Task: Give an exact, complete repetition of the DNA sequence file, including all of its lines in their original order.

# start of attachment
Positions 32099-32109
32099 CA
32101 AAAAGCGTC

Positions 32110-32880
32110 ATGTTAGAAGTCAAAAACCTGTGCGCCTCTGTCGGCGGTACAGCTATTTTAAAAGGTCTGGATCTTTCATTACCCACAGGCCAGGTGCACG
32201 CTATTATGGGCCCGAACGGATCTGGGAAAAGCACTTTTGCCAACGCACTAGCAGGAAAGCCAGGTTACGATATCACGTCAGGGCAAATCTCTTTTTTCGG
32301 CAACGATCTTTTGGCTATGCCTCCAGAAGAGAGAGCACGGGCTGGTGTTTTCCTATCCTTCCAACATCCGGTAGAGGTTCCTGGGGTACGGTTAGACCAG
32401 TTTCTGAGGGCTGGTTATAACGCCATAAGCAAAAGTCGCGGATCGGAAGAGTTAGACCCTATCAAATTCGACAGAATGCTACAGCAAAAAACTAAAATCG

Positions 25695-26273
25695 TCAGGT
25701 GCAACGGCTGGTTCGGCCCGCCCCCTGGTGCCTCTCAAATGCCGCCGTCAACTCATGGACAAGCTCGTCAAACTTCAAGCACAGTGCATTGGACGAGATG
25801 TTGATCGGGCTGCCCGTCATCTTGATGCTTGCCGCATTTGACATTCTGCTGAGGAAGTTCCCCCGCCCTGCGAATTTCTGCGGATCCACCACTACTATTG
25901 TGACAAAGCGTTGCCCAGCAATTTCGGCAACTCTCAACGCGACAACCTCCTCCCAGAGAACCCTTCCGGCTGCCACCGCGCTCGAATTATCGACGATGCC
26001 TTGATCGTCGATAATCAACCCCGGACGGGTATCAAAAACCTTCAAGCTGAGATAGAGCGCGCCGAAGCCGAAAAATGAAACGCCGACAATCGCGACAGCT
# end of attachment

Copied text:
Positions 32099-32109
32099 CA
32101 AAAAGCGTC

Positions 32110-32880
32110 ATGTTAGAAGTCAAAAACCTGTGCGCCTCTGTCGGCGGTACAGCTATTTTAAAAGGTCTGGATCTTTCATTACCCACAGGCCAGGTGCACG
32201 CTATTATGGGCCCGAACGGATCTGGGAAAAGCACTTTTGCCAACGCACTAGCAGGAAAGCCAGGTTACGATATCACGTCAGGGCAAATCTCTTTTTTCGG
32301 CAACGATCTTTTGGCTATGCCTCCAGAAGAGAGAGCACGGGCTGGTGTTTTCCTATCCTTCCAACATCCGGTAGAGGTTCCTGGGGTACGGTTAGACCAG
32401 TTTCTGAGGGCTGGTTATAACGCCATAAGCAAAAGTCGCGGATCGGAAGAGTTAGACCCTATCAAATTCGACAGAATGCTACAGCAAAAAACTAAAATCG

Positions 25695-26273
25695 TCAGGT
25701 GCAACGGCTGGTTCGGCCCGCCCCCTGGTGCCTCTCAAATGCCGCCGTCAACTCATGGACAAGCTCGTCAAACTTCAAGCACAGTGCATTGGACGAGATG
25801 TTGATCGGGCTGCCCGTCATCTTGATGCTTGCCGCATTTGACATTCTGCTGAGGAAGTTCCCCCGCCCTGCGAATTTCTGCGGATCCACCACTACTATTG
25901 TGACAAAGCGTTGCCCAGCAATTTCGGCAACTCTCAACGCGACAACCTCCTCCCAGAGAACCCTTCCGGCTGCCACCGCGCTCGAATTATCGACGATGCC
26001 TTGATCGTCGATAATCAACCCCGGACGGGTATCAAAAACCTTCAAGCTGAGATAGAGCGCGCCGAAGCCGAAAAATGAAACGCCGACAATCGCGACAGCT